Photo tour of London’s East End on an anti-fascist anniversary

Today marks the 75th anniversary of an extraordinary event in London’s history: the Battle of Cable Street.

On 4 October 1936, the British Union of Fascists planned a march down Cable Street in Shadwell, an impoverished part of London’s East End. The area has been home to refugees and migrants for hundreds of years. In the 1930s, many Jewish families who had fled Europe had settled in the area.

Hundreds of thousands of anti-fascists turned up and created roadblocks, determined not to let the fascists march through their neighborhoods. The police clashed with the anti-fascists until a street battle broke out.

That day, Londoners stood up for some of the poorest and most persecuted people of their time. They risked their lives to show that hatred and racism would not be tolerated.

There’s now a beautiful mural commemorating the event.

Battle of Cable Street mural

Battle of Cable Street mural
I love the look of shock on Hitler's face, and the stoicism of the RAF pilot

London’s East End is still a beautifully diverse mix of cultures that have left their stamp on the area’s history. I’ve lived here for over six years, and since I’m leaving the country soon I’m feeling nostalgic.

Historical romance readers will be familiar with my part of London. It’s portrayed as the area where criminals and doxies lived. Where heroes went for a pint in seedy public houses before being coshed on the head and press-ganged onto ships.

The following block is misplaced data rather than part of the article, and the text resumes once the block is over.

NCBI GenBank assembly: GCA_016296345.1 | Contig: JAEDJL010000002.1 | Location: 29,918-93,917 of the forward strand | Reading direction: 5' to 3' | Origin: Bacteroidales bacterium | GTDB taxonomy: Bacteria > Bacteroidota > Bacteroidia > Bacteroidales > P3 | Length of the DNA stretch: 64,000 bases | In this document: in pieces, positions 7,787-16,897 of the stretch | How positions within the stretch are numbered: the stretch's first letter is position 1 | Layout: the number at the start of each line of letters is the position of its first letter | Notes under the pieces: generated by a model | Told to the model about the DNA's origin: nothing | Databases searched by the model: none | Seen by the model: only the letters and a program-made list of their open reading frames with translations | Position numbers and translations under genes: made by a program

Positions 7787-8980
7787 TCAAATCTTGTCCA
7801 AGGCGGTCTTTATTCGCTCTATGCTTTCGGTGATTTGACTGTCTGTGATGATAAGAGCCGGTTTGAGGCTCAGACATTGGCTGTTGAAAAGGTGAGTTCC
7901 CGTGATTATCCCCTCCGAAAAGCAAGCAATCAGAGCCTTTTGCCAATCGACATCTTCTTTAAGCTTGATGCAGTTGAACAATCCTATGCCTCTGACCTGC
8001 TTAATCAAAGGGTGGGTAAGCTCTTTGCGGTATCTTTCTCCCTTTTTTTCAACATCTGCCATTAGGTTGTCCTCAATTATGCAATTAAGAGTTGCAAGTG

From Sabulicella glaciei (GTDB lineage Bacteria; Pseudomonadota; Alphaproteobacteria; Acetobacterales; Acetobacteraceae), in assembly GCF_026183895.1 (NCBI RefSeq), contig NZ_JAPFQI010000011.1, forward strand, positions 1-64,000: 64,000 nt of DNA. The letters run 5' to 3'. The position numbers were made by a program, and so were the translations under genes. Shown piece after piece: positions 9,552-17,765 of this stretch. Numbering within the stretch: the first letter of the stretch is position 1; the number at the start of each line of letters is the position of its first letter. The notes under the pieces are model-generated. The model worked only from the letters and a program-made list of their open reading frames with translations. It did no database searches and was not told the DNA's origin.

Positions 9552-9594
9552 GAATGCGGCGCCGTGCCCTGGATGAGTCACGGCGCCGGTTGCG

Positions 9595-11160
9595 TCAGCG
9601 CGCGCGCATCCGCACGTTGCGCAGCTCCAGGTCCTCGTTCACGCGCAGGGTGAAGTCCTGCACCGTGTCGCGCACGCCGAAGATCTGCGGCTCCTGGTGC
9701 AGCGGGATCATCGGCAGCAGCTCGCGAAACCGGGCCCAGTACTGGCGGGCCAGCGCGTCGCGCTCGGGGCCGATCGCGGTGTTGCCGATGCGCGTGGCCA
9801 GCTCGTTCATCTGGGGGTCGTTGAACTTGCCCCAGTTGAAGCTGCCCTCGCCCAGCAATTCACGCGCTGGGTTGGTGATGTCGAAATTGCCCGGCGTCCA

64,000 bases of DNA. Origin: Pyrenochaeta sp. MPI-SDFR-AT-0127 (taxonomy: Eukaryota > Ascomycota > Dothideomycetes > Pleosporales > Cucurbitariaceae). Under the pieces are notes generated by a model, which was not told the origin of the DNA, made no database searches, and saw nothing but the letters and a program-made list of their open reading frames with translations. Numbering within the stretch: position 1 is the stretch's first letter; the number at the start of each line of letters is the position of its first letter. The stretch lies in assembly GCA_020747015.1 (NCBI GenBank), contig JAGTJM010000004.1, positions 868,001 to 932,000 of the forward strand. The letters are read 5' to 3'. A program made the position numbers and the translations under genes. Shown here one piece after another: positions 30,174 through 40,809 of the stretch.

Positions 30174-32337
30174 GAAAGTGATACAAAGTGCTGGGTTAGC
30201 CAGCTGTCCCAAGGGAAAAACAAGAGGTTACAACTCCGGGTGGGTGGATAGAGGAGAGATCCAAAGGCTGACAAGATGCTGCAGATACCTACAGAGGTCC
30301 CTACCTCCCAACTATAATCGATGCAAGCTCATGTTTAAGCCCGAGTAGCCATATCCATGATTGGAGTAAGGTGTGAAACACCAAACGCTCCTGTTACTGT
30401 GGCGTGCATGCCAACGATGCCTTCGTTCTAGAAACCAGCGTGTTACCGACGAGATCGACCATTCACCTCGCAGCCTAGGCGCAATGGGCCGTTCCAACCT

But to me it’s always been the city’s most diverse and welcoming area, with an incredible array of markets:

Petticoat Lane
Petticoat Lane, changed to Middlesex Street by the uptight Victorians
Spitalfields, where French and Irish weavers and dyers worked in the 17th-19th centuries

And a flourishing Sunday flower market on Columbia Road (listen to them hock the flowers to the punters)

They’re obviously irresistible.
Kat with flowers

Brick Lane is lined with curry restaurants and fabric shops for all your sari needs.

Sari fabric

And even though my part of London, Wapping, features as the sleaziest part of historic London in many novels, I prefer to think of it as the area where Britain’s sense of charity was born.

Wapping charity building
Wapping charity building

What place are you familiar with that you wish featured more accurately in fiction?


  1. Awesome post, Katrina! I’ve been to London several times, but I’ve never made it to the East End. And I have to admit that I *just* wrote a first draft of a Regency scene with the stereotypical crime-infested East End. Thanks to your post, I’ll be sure to revise on the next draft 🙂

    1. Thanks, Sara! Glad to introduce you to a new side of the East End. I’m sure it probably was pretty awful back then, but it also was a haven for many people fleeing persecution, and they’ve all left their mark.

      Hope you make it to this side of London one day!

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